Forum for Science, Industry and Business

Sponsored by:     3M 
Search our Site:


UWE design graduate shows speed cameras in a new light

Speed cameras may be unpopular with motorists – but by redesigning them to include illuminated speed signs, could they be seen as contributing to improved road safety? Graduate Steve Harris from the University of the West of England's Creative Product Design course believes so, and unveiled the new design at the international Traffex exhibition in Birmingham in April.

He is taking part in a new UWE scheme called the Graduate Consultancy Scheme to place recent graduates in industrial settings to share the best in design knowledge.

The UK's main manufacturers of speed camera housings, Portishead-based Crown UK, contacted UWE for help in changing public perceptions about their products, and increasing awareness of the safety benefits of speed cameras.

Under the supervision of Creative Product Design course leader, Tod Burton, Steve started by looking at the appearance of the camera housing, but then began to explore all the issues involved in the design and operation of speed cameras. He said:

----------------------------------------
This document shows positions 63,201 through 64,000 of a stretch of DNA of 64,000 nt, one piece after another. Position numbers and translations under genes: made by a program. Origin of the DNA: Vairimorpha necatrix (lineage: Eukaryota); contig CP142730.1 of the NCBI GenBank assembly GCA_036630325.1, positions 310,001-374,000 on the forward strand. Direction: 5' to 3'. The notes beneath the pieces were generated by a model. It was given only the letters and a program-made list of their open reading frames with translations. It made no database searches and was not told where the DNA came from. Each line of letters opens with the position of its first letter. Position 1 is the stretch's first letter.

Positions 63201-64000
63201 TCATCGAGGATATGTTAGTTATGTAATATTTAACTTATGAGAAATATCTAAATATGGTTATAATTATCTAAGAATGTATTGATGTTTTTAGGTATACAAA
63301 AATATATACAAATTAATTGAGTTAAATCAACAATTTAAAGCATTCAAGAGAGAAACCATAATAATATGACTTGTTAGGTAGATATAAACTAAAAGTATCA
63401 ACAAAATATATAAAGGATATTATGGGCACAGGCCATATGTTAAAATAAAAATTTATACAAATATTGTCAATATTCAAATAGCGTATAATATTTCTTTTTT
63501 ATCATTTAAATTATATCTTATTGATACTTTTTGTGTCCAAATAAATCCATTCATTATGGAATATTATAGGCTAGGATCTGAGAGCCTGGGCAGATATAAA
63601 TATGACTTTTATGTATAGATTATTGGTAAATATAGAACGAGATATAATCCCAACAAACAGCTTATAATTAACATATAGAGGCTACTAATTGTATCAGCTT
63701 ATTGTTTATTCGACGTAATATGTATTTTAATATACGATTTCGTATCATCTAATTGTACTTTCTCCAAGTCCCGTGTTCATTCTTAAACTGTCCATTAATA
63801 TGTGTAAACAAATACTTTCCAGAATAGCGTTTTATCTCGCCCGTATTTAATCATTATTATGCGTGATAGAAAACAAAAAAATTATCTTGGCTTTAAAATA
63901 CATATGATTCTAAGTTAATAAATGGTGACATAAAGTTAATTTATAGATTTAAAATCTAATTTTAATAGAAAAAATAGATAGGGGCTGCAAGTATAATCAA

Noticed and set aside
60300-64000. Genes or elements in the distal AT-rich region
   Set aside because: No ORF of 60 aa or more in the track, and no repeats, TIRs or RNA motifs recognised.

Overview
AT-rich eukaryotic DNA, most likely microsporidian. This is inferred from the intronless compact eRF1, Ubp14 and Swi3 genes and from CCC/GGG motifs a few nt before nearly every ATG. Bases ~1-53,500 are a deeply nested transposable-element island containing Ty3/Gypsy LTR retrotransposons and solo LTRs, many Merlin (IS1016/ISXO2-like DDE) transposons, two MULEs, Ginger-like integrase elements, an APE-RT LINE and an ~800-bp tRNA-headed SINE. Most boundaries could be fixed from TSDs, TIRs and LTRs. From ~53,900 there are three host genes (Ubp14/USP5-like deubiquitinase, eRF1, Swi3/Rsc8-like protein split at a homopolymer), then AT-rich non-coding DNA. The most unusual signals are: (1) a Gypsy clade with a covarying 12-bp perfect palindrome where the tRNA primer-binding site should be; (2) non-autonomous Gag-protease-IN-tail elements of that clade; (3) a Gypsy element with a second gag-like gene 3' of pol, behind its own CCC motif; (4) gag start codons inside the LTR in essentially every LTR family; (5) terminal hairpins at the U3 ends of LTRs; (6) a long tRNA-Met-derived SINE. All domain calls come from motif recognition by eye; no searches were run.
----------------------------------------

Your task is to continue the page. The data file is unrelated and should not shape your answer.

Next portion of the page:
“Talking to police authorities and other end-users of the equipment, I discovered all the design problems that needed to be addressed, such as ease of maintenance and installation, providing road safety messages, and the impact of digital technologies, as well as cost.”

The company was so impressed with this approach that the initial six-week placement was extended for a further twelve weeks. A range of new designs was proposed and in the end the company opted for a design known as StreetSmart, in which the camera is incorporated into an illuminated speed sign and is more likely to be viewed as safety equipment that protects the neighbourhood in which it is installed.